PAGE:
August 30, 2017
On August 25, Category 4 Hurricane Harvey made landfall on the Gulf Coast of Texas. In the days since, an astounding amount of rain has fallen on the area, leading to catastrophic flooding—and has not yet let up. Some areas will see upwards of 50 inches of rain before the storm finally moves out of the vicinity. At least 22 people have died, thousands have been displaced from their homes and/or have had their homes destroyed, and hundreds of thousands have lost power. As of this morning the tropical storm is over the Texas-Louisiana border and not expected to move out until Wednesday evening; it is expected it will take days if not weeks for the flood waters to recede from the hardest hit areas.
At a moment like this, the first question for many is “How can I help?” For donors who want to make a difference, here’s what you need to know.
Resist the impulse to give items; giving money can have more impact.
Many people are moved to send items such as food, clothes, or blankets to affected areas. While well-intentioned, such donations frequently don’t match what is actually needed and can risk taxing precious logistics and storage capacity.
Think large and small organizations.
Large, often national or international, organizations can tap into networks and supply chains that allow them to bring resources quickly and at high volume. For example, Save the Children is on the ground responding to the needs of children and their families by providing shelters with portable cribs, strollers and hygiene supplies for children. They also opened their first child-friendly space on Monday, and plan to open more in the coming days. Americares’ response team on is connecting with local health centers, free clinics and other responders in Texas to identify needs. They are performing emergency deliveries of water and medication and developing plans to provide ongoing access to medicine, relief supplies, and basic health care for those affected.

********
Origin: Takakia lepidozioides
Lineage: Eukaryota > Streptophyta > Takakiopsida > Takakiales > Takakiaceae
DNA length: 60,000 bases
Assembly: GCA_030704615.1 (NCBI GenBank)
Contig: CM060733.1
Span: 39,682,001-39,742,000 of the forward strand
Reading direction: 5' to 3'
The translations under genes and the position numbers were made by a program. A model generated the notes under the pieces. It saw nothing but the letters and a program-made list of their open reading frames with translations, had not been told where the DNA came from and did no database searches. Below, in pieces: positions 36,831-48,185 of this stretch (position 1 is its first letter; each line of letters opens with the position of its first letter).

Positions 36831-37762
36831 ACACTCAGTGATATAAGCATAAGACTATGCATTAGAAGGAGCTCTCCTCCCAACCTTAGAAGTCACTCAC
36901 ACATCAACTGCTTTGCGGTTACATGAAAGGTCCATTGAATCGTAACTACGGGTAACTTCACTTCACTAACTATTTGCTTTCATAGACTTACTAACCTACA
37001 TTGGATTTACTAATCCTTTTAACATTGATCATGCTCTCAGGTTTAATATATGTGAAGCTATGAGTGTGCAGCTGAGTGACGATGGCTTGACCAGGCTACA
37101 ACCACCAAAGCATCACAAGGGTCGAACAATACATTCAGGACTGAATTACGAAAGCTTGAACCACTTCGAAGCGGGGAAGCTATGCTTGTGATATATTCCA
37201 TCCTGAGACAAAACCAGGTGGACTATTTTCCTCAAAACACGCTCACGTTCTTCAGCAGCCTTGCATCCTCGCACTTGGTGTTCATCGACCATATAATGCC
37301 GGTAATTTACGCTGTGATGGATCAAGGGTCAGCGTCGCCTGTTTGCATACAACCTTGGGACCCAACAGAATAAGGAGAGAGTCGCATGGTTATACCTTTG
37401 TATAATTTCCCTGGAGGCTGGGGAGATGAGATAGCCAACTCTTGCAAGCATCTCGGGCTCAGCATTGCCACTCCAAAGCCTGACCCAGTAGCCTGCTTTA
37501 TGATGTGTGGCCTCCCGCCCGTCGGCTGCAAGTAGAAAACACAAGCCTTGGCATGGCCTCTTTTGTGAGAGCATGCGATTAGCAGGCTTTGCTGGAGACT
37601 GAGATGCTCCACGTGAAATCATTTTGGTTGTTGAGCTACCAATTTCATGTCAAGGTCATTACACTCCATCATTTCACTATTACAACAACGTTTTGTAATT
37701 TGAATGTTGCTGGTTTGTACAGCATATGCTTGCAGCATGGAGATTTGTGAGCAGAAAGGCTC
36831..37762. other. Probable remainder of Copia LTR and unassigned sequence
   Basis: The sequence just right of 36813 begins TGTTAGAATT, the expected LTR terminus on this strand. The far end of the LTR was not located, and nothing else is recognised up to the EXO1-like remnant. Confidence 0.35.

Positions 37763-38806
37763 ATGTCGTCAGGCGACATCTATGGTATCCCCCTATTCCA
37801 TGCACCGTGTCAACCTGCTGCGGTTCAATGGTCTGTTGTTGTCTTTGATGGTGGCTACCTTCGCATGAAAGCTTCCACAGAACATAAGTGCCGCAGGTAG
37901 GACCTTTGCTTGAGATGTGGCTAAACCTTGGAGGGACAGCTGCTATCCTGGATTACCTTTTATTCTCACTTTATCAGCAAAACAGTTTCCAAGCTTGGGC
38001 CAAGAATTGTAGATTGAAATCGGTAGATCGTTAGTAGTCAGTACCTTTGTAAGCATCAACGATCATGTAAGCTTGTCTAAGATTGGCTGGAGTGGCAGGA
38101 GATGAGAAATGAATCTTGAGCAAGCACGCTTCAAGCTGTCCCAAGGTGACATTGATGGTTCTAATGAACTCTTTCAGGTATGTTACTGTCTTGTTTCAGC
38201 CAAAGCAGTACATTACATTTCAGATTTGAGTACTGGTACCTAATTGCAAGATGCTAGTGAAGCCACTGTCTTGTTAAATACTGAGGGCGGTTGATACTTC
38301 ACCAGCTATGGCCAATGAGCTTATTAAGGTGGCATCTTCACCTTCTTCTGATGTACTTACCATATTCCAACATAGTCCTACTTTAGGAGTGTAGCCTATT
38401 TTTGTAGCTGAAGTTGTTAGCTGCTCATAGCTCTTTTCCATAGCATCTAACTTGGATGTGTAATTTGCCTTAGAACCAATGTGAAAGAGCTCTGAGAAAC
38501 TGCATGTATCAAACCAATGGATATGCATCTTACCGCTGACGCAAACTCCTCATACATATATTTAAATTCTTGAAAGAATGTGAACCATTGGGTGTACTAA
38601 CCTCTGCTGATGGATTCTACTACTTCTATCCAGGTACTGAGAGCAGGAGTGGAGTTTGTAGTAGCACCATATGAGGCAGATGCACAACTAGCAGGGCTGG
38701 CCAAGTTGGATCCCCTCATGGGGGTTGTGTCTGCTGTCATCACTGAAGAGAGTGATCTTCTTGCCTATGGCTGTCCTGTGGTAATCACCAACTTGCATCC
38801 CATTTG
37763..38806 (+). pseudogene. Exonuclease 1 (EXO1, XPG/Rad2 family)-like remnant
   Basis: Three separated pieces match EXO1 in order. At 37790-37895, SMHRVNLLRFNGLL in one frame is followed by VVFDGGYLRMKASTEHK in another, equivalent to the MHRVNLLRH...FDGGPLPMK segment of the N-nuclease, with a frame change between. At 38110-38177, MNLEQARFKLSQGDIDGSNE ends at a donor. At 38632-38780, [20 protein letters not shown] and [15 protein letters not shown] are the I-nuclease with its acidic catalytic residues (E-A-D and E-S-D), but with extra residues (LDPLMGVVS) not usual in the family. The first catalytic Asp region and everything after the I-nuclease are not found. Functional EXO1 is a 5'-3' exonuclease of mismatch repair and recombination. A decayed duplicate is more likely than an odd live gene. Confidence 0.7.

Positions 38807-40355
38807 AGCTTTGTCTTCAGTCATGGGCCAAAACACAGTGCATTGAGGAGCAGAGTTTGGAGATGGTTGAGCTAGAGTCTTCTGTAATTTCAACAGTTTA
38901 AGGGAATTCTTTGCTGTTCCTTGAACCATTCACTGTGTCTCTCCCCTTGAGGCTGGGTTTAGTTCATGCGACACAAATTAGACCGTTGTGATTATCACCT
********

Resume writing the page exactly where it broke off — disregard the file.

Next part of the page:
Although they may take longer to identify, local, often smaller, organizations have knowledge and networks that allow them to quickly assess changing priorities and get help to many of the most vulnerable groups faster. Examples in Texas include local food banks in and around the disaster zone, such as Houston Food Bank, Food Bank of Corpus Christi, Food Bank of the Golden Crescent, Central Texas Food Bank, and San Antonio Food Bank. Donors can give money directly to these local food banks, or designate funding through Feeding Texas. Houston Mayor Sylvester Turner has established the Hurricane Harvey Relief Fund, housed at the Greater Houston Community Foundation, to accept flood relief donations. Since those affected by a disaster are the experts on their own needs, local funds like these can often have the greatest impact.
Consider giving beyond the first stage of this disaster.
Right now, and until the rain and flooding stops, attention is focused on search and rescue, and addressing the immediate needs and security of survivors. After these immediate, basic needs are met, the people of Texas will need continued support to rebuild and recover.
Each phase brings different needs and different players who are best-positioned to provide help. Although giving in disaster situations tends to decline after the first few days, often funders can have the biggest impact by paying attention long after the initial headlines fade.
With this in mind, several organizations, including GlobalGiving, the United Way of Greater Houston, and the Center for Disaster Philanthropy, have set up pooled funds, which can channel money to local grantees once medium- and longer-term needs have become clearer (GlobalGiving and the United Way will also fund short-term costs such as first-responder support). The Center for Disaster Philanthropy specifically does not disburse funds until after conducting an on-the-ground needs assessment three months post-disaster.
The situation in the Greater Houston area will continue to evolve. As more information becomes available on how philanthropy can help in the aftermath of Hurricane Harvey, we will update our guidance.